After that first six months, I had dropped 100 pounds. That was a huge milestone for me — I had reached my goal. The problem was that I hadn’t made any goals beyond that, so I stopped my regimen. And so began my more recent history of roller-coaster dieting and rapidly fluctuating weight. After reaching my initial goal, I quickly put back on about 40 pounds. So I went on the Atkins diet and got back into my workout routine. I once again dropped a bunch of weight and at age 29 I reached my goal weight of 180 pounds. This time I knew I had to find something to keep me motivated to keep the weight off. Since I was already running, I decided it wouldn’t be hard to add a bike into the mix and teach myself to swim. I became a triathlete. I signed up for my first race and started training. My next goal was to complete my first triathlon.
I trained as a triathlete for the better part of two years, and at first I loved the challenge of the race and the competition it provided. But soon training became more of a burden than a joy. It took a huge chunk of time; it was lonely; and during the winter months, the cold was miserable. But I pushed myself through four races, including a half ironman.
It was during this training that I realized I didn’t want to be a bartender anymore. I was a new person — and I loved being fit and healthy. I wanted to help other people get there, too. I made a new goal to become a triathlon coach. Well, on my way back from my one of my races, I was reading a triathlon magazine that had an article in it about CrossFit Endurance. I thought that sounded like a better way to train since the grind of long, slow brick workouts was taking its toll.
So when I got home I googled “CrossFit Endurance” and — low and behold! — SODO CrossFit Endurance was just a few miles away from our house. So I ran down to their gym one day and signed up. I had no idea that my life would change so drastically. First of all, it turns out that being able to run a triathlon does not make you strong. I was wrecked after day one. I couldn’t lift 45 pounds over my head, let alone squat properly (“What do you mean get my hips below my knees? That’s not even possible.”) I felt like everyday the coaches would show me something that my body would not let me do. The only thing I was good at was running. And although I was more sore than I had ever been, and I felt like my body was dysfunctional and weak, I LOVED CROSSFIT. I found a way to work out that fit me perfectly: CrossFit was fun, challenging, and varied, and I could do it with a group of people — all of which made it way better than the swim/bike/run workouts I had been doing. I had a new goal: to get awesome at CrossFit and help others discover this new, incredible way to work out. In short, I was hooked and I needed everyone to know about it. After coaching for a bit, I opened my first CrossFit affiliate in my garage , and the rest is history.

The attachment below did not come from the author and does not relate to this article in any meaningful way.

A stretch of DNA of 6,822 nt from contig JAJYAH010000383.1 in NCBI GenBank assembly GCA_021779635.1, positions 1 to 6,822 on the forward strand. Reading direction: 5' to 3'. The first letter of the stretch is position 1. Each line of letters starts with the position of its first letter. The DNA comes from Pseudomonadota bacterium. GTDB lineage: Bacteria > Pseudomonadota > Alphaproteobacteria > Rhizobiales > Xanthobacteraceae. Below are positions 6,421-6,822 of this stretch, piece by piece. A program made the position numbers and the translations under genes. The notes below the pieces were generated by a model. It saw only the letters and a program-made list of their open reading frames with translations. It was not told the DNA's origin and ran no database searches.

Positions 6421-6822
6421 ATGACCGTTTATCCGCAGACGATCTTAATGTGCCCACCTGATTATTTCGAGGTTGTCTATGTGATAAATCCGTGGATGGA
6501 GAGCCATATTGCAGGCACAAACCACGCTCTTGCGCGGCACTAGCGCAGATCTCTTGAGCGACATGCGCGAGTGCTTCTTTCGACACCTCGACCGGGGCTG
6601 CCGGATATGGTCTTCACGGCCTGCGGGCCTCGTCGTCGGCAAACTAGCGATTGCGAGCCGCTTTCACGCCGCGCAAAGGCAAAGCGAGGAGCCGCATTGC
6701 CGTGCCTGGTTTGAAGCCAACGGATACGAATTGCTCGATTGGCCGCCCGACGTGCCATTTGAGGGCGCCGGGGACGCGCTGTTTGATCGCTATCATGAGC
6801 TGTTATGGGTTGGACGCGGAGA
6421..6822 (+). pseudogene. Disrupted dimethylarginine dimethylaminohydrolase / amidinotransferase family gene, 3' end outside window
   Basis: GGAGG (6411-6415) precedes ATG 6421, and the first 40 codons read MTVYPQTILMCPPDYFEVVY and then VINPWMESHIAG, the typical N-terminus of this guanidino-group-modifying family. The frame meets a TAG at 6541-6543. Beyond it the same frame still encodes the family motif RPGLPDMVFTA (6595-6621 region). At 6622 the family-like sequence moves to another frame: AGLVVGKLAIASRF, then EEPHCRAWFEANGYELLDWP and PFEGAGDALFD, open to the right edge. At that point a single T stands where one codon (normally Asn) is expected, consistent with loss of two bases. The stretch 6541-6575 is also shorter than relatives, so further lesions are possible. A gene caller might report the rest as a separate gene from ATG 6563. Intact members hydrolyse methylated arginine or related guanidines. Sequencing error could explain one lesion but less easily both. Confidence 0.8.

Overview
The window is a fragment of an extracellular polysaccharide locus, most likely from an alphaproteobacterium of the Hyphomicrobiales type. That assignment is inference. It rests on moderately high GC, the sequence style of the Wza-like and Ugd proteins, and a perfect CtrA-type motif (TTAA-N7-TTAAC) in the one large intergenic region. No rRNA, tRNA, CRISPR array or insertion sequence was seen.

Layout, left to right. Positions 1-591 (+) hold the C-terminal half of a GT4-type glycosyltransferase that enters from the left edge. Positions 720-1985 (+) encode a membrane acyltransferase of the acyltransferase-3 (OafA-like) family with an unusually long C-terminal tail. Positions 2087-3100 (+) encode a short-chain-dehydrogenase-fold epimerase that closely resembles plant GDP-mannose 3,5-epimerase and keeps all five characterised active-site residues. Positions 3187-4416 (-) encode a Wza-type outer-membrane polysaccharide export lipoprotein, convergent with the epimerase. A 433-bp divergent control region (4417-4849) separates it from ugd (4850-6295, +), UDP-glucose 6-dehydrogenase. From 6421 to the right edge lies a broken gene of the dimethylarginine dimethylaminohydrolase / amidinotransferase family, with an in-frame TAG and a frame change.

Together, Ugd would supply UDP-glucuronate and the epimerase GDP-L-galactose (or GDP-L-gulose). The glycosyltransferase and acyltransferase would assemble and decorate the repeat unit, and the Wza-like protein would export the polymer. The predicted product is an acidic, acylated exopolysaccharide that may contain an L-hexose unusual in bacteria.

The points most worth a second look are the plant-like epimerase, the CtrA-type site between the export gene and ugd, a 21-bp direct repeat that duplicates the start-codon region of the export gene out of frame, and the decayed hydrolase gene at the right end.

Ten years ago I started my health and fitness journey with a failed goal of running to the end of the block and back. That wasn’t the only goal I’ve never met, but I still believe the process of goal-setting is hugely important. Creating new goals and moving toward them is what propels us forward, if only a little.
So that’s why I don’t care what your goals are — because any goal is good. Some people want a six-pack, some want to lose weight, and some want to run to the end of the block and back. It doesn’t matter what your driving factor is, as long as it pushes you out the door on that first day. Don’t ever let someone tell you your goals are dumb. I always say “Everyday Better” and that’s what my story is about — taking action everyday to move toward your goals.
Owner at CrossFit RE